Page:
The Pakistan Daily Times & Dera Ismail Khan / The Guardian & Ishtiaq Mahsud / Associated Press – 2008-11-01 10:26:47
North Waziristan Strike Kills Abu Akasha, Mullah Nazir injured in SWA
The Daily Times (Pakistan)
ISLAMABAD/MIRANSHAH (November 1, 2008) — Suspected US missiles struck two deadly blows, killing 32 mainly Al Qaeda terrorists and injuring a key Taliban commander in North and South Waziristan agencies on Friday.
Two missiles hit a pick-up truck and a house west of Mir Ali in North Waziristan, killing 20 mainly Arab fighters, officials said.Security officials said Abu Akash al-Iraqi, an ageing Al Qaeda leader, was suspected killed in the attack. He was living in the house rented from a local, Amanullah.
Two further missiles fired by a suspected US drone at a hideout near Wana in South Waziristan killed 12 suspected Taliban soon after, a senior security official said. Officials said top Taliban commander Mullah Nazir was also wounded in the strike. afp/haji mujtaba
Suspected US Missile Strikes Kill 27 in Pakistan
Dera Ismail Khan / The Guardian and agencies
(November 1, 2008) — Missiles exploded in two villages in north-west Pakistan yesterday, killing 27 people including foreign fighters, in the latest in a surge of alleged American strikes, intelligence officials said. One raid was said to aim at an Arab militant identified as Abu Kasha Iraqi, but if was unclear if he was killed, officials said on condition of anonymity, as they were not authorised to speak to the media.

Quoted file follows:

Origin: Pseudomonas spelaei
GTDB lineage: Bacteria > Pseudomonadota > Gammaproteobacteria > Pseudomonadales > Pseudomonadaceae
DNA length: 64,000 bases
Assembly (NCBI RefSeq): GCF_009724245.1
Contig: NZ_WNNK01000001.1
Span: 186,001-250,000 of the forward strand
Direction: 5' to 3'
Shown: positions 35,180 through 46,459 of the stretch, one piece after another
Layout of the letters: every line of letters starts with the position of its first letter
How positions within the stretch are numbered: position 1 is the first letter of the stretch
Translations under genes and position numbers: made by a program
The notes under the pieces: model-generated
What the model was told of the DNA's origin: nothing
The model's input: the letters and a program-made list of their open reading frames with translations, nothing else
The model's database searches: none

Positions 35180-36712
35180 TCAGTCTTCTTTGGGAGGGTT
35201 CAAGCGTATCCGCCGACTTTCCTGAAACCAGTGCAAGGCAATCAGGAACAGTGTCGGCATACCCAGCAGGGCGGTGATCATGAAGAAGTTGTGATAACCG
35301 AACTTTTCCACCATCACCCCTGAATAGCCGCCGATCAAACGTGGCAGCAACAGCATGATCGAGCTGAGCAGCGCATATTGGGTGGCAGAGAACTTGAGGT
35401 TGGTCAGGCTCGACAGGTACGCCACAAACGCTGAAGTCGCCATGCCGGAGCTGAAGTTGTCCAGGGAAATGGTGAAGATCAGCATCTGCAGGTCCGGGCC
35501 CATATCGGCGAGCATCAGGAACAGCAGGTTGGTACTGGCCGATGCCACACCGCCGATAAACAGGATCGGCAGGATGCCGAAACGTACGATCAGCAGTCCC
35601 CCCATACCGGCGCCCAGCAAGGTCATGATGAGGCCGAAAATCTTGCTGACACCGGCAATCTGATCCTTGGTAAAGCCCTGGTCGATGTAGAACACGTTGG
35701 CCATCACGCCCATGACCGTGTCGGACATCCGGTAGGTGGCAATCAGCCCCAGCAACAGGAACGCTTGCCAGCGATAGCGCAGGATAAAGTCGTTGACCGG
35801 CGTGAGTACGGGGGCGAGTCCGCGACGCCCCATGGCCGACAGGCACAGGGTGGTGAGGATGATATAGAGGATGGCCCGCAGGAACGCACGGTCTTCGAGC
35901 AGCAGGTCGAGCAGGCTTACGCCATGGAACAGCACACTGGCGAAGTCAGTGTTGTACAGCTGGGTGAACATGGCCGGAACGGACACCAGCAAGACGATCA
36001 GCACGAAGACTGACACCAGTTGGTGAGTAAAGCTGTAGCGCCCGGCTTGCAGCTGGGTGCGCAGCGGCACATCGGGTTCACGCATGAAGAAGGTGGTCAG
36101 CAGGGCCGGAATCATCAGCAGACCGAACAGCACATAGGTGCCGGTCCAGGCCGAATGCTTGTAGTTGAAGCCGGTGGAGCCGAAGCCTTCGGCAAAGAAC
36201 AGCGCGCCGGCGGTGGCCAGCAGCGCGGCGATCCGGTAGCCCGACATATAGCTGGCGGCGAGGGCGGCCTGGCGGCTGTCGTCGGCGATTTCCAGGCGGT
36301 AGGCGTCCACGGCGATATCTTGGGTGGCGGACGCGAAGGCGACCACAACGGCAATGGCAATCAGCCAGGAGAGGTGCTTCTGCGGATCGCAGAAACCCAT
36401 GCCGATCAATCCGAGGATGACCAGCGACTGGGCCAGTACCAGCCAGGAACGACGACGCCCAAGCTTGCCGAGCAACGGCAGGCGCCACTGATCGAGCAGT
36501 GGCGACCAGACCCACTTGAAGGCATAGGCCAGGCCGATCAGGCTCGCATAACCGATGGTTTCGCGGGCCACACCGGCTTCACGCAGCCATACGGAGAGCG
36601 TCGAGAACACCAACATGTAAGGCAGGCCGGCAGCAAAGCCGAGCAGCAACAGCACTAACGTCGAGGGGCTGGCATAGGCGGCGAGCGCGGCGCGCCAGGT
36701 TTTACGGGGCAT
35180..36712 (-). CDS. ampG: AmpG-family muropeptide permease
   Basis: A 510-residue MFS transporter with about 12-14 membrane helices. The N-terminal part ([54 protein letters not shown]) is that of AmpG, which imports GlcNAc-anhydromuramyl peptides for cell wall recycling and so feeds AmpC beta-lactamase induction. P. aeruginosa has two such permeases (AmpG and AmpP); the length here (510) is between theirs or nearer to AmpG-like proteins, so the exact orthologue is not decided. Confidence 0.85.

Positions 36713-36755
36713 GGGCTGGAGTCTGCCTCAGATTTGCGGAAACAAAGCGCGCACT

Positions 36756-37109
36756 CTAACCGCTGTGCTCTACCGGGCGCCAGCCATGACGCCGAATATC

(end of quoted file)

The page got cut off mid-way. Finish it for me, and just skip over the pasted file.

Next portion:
Suspected US drone planes have fired at alleged militant targets in Pakistan at least 17 times since mid-August. The increased frequency of the strikes has badly strained America’s alliance with Pakistan, where rising violence is exacerbating economic problems and threatening stability.
Scores of foreign al-Qaida members are believed to be hiding out in Pakistan’s lawless border area with Afghanistan. The area is also considered the likely hiding place of Osama bin Laden.
The US rarely confirms or denies firing the missiles and the identities of those killed are rarely made public. Locals frequently say civilians, sometimes women and children, are among the dead.
The first of yesterday’s attacks took place in Mir Ali village in North Waziristan after drones had been flying overhead for several hours, the intelligence officials said, citing reports from agents and informers in the area. The drones fired twice, hitting the house frequented by Kasha Iraqi and a nearby car, killing 20 people.
Two hours later, a second set of missiles hit a village in South Waziristan, killing seven people, including an unspecified number of foreign fighters, the officials added.
US drones have made around 15 such missile attacks on militant targets in lawless tribal areas on the Pakistani side of the border since the start of September. American forces also launched a cross-border raid in the same month.
Scores of people have been killed but no senior al-Qaida or Taliban leaders have been reported to have died.